“With the digitization of the ETSU herbarium collections, we will usher the ETSU herbarium into the future, open our collections to researchers and the public and promote knowledge and awareness of our region’s rich plant diversity,” McDowell said.
The project is part of a statewide effort to digitize the specimen collections from the 14 herbaria across Tennessee. Digital images will be taken for more than 850,000 specimens, which will be made available to the public on the internet through a searchable database that includes information on each species.
McDowell said this will make the information more accessible now that the collection of specimens from Roan Mountain, Rocky Fork, Cherokee National Forest and other areas can be found with the click of a mouse.
“If you wanted to know where a plant was growing and you wanted to know where else it is collected from, you could go to the website, where you could get a list of all the plants collected in the southeast,” McDowell said of the digitization project.
On Saturday, a student-faculty team from the University of Tennessee at Chattanooga installed a photographic imaging station and trained ETSU students and faculty on how to use the equipment.
Over the next several months, McDowell said the collections at ETSU will be photographed, databased and added to the collaborative effort involving 13 states engaged in digitizing more than 15 million specimens from the Southeast Regional Network of Expertise and Collections.
McDowell said the plants they’ve found in Northeast Tennessee and surrounding areas — such as certain species of wildflowers and orchids — are unique in comparison to other regions and other parts of Tennessee. The addition of the specimens at ETSU will help showcase the biodiversity of the state.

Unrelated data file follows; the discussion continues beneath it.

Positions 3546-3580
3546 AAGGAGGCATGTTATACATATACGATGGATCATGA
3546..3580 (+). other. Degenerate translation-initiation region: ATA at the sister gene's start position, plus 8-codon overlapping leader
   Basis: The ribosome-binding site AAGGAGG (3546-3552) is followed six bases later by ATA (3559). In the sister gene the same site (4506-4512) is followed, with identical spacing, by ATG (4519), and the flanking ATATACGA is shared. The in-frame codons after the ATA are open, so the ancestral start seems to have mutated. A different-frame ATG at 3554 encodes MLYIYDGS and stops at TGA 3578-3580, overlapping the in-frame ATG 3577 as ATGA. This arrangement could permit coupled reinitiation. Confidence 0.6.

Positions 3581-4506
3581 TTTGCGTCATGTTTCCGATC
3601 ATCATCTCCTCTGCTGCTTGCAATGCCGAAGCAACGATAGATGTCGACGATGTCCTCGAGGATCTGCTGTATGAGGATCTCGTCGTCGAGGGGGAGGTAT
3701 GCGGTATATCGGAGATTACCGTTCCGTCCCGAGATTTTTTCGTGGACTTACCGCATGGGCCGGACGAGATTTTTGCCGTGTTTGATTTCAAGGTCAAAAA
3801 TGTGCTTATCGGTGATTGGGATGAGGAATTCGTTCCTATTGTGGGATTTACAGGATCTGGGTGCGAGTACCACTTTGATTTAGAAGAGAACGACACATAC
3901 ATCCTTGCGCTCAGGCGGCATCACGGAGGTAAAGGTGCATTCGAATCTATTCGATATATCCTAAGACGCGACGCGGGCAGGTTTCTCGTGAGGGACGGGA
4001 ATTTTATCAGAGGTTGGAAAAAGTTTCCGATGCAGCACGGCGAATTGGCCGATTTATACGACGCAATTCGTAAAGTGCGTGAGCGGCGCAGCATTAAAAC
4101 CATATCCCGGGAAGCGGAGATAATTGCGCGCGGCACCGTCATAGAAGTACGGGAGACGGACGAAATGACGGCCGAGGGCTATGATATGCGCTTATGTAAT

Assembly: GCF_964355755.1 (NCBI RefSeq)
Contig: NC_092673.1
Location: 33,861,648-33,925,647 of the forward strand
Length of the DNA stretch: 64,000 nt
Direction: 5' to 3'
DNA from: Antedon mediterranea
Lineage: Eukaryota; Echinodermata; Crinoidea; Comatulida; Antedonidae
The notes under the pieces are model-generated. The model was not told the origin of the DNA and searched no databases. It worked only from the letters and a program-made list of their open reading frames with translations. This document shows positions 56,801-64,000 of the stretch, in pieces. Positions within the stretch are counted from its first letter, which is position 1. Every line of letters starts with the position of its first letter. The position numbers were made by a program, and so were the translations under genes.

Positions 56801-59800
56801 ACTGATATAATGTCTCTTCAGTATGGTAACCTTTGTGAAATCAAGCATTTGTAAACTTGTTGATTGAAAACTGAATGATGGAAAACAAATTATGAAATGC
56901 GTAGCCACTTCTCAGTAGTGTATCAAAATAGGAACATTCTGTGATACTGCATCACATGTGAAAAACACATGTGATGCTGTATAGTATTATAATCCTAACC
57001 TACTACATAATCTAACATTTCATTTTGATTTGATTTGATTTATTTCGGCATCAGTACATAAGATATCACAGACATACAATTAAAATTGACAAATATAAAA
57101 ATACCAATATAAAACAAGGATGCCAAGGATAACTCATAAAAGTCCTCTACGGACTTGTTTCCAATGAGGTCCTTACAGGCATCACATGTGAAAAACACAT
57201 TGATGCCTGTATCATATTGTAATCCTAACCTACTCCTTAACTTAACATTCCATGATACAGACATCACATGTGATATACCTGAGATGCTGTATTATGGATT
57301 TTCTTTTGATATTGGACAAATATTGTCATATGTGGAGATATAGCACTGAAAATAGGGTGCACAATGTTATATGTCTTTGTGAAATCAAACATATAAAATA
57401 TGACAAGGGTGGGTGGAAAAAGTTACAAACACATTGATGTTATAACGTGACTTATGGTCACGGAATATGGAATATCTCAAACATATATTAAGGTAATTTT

“We do have a lot of plants you wouldn’t find in the rest of the state,” McDowell said. “We have a lot of Appalachian plants that grow in the Blue Ridge region that they wouldn’t have in Middle or West Tennessee.”
In addition to teaching about current species, McDowell said these specimens can also teach people more about the evolution of these plants. By comparing current specimens to fossils at the Gray Fossil Site, for instance, biologists can gain a deeper understanding of micro and macroevolution.
“At the very least, it helps them determine the difference between the ancient plants they’re digging up there and the current, living material found here,” he said.
Members of the public are invited to participate in the project by viewing the specimens and transcribing information from the specimen label into the database at www.notesfromnature.org.
To view the Southeast Regional Network of Expertise and Collections database, visit www.sernec.org.